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The Honourable Siobhan Coady, Minister of Natural Resources
Government of Newfoundland and Labrador
Speaking Notes for Canadian Press Conference at Offshore Technology Conference, NRG Centre, Houston, Texas
Monday, May 2, 2016, 3:00 p.m.


Good afternoon.

Thank you for the invitation to speak with you here today. It certainly is a pleasure to have the opportunity to tell you about what Newfoundland and Labrador has to offer in terms of the oil and gas industry.

Newfoundland and Labrador is a province that is rich in resources, and we have copious prospects (and plans) for the future development of our oil and gas industry.

We are uniquely located on the far east coast of the continent. With the massive offshore potential to the south of the island, to the north and the east of the island, and on the long coast of Labrador, we are actively positioning our province for the extensive future development of the oil and gas stores that are so plentiful in our waters.

With our incredible prospects, we look forward to the many opportunities for exploration and development that are on the horizon for Newfoundland and Labrador.

Newfoundland and Labrador’s plans for oil and gas

We recognize that throughout the world the price of a barrel of oil is considerably lower than where we would all like to see it – or that we expected even a year ago – but in Newfoundland and Labrador, we have acknowledged that the market will fluctuate from year to year.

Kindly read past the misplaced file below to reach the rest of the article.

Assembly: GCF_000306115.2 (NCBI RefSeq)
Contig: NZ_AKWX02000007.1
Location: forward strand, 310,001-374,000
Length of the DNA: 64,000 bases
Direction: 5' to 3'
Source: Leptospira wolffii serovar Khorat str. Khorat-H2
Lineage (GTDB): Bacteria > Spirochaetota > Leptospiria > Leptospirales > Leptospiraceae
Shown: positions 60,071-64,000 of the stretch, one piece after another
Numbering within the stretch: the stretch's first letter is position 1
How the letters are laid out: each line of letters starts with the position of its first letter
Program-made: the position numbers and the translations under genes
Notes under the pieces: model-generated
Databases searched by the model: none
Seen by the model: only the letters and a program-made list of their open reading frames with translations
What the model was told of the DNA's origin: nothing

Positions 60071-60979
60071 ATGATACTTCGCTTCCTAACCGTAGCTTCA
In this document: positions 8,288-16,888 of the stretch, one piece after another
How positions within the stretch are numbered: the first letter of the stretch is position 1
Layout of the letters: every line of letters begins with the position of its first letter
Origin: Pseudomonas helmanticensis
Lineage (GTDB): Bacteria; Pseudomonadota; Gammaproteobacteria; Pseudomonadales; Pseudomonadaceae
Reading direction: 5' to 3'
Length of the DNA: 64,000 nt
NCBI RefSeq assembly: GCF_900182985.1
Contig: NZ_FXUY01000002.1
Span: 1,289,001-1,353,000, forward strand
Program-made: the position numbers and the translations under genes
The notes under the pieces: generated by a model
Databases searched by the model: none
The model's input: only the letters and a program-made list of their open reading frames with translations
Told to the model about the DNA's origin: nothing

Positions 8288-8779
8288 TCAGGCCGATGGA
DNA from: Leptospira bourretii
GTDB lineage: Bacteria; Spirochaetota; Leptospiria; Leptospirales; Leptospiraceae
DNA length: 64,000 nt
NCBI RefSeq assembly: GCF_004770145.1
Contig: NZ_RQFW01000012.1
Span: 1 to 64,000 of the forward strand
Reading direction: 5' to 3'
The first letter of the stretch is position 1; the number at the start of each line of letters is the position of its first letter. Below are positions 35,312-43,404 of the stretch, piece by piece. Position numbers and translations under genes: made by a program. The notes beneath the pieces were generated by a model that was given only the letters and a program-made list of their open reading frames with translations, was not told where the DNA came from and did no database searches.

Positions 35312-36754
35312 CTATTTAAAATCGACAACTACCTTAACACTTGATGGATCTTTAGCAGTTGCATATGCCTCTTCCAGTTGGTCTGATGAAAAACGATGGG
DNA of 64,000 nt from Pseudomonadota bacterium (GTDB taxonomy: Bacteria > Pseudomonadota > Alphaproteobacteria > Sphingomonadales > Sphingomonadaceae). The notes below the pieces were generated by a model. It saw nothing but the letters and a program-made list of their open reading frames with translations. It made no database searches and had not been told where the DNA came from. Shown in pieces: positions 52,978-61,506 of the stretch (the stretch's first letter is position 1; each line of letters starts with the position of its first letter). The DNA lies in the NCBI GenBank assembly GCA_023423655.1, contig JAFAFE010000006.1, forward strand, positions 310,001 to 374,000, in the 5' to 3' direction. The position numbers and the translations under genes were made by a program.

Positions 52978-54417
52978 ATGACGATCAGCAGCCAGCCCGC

Regardless of day-to-day prospects, the ultimate value of these resources endures and will continue to reciprocate investments.

The world requires oil and gas: to address energy needs, to build and maintain infrastructure, to drive industry, and to support the needs of over seven billion people across the world. The abundant resources under the waters around our province will contribute to meeting these needs for the future.

The long-term view for oil and gas exploration and development in Newfoundland and Labrador remains strong, despite short-term fluctuations in oil prices.

This offers us all an opportunity to take stock, to fine tune and to ensure everything is aligned, from prospect to discovery to production.

Oil and gas in Newfoundland and Labrador

With decades of exploring for oil in Newfoundland and Labrador, we have gained knowledge and understanding of the industry, what we have to offer and where we are headed.